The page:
The presence of chromosomal- and plasmid-mediated quinolone resistance mechanisms [mutations in the quinolone resistance determining region (QRDR) of gyrA and parC and qnr, aac(6′)-Ib-cr and qepA genes] was evaluated in 289 isolates of acquired AmpC β-lactamase- and/or carbapenemase-producing Enterobacteriaceae collected between February and July 2009 in 35 Spanish hospitals.


Plasmid mediated quinolone resistance (PMQR) genes were detected in 92 isolates (31.8%), qnr genes were detected in 83 isolates (28.7%), and the aac(6′)-Ib-cr gene was detected in 20 isolates (7%). qnrB4 gene was the most prevalent qnr gene detected (20%), associated, in most cases, with DHA-1. Only 14.6% of isolates showed no mutations in gyrA or parC with a ciprofloxacin MIC of 0.5mg/l or higher, whereas PMQR genes were detected in 90% of such isolates.


qnrB4 gene was the most prevalent PMQR gene detected, and was significantly associated with acquired AmpC β-lactamase DHA-1. PMQR determinants in association with other chromosomal-mediated quinolone resistance mechanisms, different to mutations in gyrA and parC (increased energy-dependent efflux, altered lipopolysaccharide or porin loss), could lead to ciprofloxacin MIC values that exceed breakpoints established by the main international committees to define clinical antimicrobial susceptibility breakpoints.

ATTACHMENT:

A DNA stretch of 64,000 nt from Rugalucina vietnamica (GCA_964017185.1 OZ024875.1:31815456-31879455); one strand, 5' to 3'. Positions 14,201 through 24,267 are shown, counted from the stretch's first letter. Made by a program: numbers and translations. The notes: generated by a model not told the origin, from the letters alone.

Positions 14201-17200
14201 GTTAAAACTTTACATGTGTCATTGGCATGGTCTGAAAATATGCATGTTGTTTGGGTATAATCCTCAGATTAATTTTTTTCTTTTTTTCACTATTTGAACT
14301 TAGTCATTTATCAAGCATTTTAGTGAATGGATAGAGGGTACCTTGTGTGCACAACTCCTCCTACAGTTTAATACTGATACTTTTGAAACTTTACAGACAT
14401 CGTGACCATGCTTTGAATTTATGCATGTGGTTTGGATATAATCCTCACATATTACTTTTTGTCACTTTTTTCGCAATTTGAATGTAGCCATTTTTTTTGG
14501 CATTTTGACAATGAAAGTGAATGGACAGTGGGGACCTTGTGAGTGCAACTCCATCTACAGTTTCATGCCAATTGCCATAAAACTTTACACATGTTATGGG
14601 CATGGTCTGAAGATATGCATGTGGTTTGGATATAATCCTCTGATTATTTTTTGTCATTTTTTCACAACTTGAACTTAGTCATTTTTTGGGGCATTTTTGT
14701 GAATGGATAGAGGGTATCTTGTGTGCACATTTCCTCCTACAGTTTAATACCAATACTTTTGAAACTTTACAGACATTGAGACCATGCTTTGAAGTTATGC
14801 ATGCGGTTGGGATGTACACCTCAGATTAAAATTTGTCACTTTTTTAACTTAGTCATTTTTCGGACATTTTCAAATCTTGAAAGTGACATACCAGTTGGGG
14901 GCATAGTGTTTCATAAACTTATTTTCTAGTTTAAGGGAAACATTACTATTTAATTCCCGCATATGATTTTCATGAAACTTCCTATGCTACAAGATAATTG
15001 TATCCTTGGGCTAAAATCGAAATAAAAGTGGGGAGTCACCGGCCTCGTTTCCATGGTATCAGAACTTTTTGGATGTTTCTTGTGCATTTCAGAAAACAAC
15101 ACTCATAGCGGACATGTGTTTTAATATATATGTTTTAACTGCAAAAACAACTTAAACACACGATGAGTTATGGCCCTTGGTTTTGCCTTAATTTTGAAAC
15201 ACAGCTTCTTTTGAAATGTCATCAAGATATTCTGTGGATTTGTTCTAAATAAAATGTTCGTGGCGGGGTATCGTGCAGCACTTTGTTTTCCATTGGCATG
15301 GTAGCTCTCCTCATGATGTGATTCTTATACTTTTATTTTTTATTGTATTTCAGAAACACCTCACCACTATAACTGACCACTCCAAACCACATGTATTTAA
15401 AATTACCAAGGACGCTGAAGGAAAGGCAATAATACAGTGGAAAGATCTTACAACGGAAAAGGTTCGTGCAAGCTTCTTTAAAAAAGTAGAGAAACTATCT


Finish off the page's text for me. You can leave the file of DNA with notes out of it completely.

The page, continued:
Quinolone resistance mechanisms
Acquired AmpC β-lactamases

En los últimos años se ha observado un incremento de la resistencia a fluoroquinolonas en enterobacterias, estando asociado significativamente a la resistencia a betalactámicos. Nuestro objetivo fue conocer la prevalencia de mecanismos cromosómicos y plasmídicos de resistencia a quinolonas en aislados productores de betalactamasas de clase C adquiridas y/o carbapenemasas.


Se evaluó la presencia de mecanismos cromosómicos y plasmídicos de resistencia a quinolonas [mutaciones en la región determinante de resistencia a quinolonas de gyrA y parC y genes qnr, aac(6′)-Ib-cr y qepA] en 289 aislados de enterobacterias productoras de betalactamasas de claseC adquiridas y/o carbapenemasas recogidos entre febrero y julio de 2009 en 35 hospitales españoles.


Se detectaron determinantes plasmídicos en 92 aislados (31,8%); en 83 aislados (28,7%) se detectó algún gen qnr, y en 20 (7%), la variante aac(6′)-Ib-cr. El gen qnr más prevalente fue qnrB4 (20%), asociado en la mayoría de los casos a DHA-1. El 14,6% de los aislados con una CMI de ciprofloxacino superior a 0,25mg/l no presentaban mutaciones en gyrA ni parC, detectándose en el 90% de los mismos algún determinante plasmídico de resistencia a quinolonas.